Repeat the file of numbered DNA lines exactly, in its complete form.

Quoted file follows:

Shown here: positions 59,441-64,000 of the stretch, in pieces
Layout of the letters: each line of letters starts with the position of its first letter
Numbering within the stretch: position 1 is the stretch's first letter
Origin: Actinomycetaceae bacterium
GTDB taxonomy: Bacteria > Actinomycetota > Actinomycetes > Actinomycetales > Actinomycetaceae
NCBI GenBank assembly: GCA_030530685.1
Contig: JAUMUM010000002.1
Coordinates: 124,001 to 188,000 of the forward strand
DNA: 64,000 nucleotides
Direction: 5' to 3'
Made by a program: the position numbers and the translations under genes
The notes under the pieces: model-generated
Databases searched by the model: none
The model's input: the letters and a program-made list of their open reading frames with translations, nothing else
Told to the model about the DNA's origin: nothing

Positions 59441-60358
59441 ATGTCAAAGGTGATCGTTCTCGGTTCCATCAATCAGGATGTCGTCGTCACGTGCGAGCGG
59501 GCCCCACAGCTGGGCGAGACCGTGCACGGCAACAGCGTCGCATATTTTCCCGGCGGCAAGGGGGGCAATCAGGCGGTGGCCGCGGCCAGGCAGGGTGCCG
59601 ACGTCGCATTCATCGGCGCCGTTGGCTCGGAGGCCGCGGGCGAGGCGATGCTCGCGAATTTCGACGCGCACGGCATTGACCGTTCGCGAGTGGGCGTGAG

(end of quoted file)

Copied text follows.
Shown here: positions 59,441-64,000 of the stretch, in pieces
Layout of the letters: each line of letters starts with the position of its first letter
Numbering within the stretch: position 1 is the stretch's first letter
Origin: Actinomycetaceae bacterium
GTDB taxonomy: Bacteria > Actinomycetota > Actinomycetes > Actinomycetales > Actinomycetaceae
NCBI GenBank assembly: GCA_030530685.1
Contig: JAUMUM010000002.1
Coordinates: 124,001 to 188,000 of the forward strand
DNA: 64,000 nucleotides
Direction: 5' to 3'
Made by a program: the position numbers and the translations under genes
The notes under the pieces: model-generated
Databases searched by the model: none
The model's input: the letters and a program-made list of their open reading frames with translations, nothing else
Told to the model about the DNA's origin: nothing

Positions 59441-60358
59441 ATGTCAAAGGTGATCGTTCTCGGTTCCATCAATCAGGATGTCGTCGTCACGTGCGAGCGG
59501 GCCCCACAGCTGGGCGAGACCGTGCACGGCAACAGCGTCGCATATTTTCCCGGCGGCAAGGGGGGCAATCAGGCGGTGGCCGCGGCCAGGCAGGGTGCCG
59601 ACGTCGCATTCATCGGCGCCGTTGGCTCGGAGGCCGCGGGCGAGGCGATGCTCGCGAATTTCGACGCGCACGGCATTGACCGTTCGCGAGTGGGCGTGAG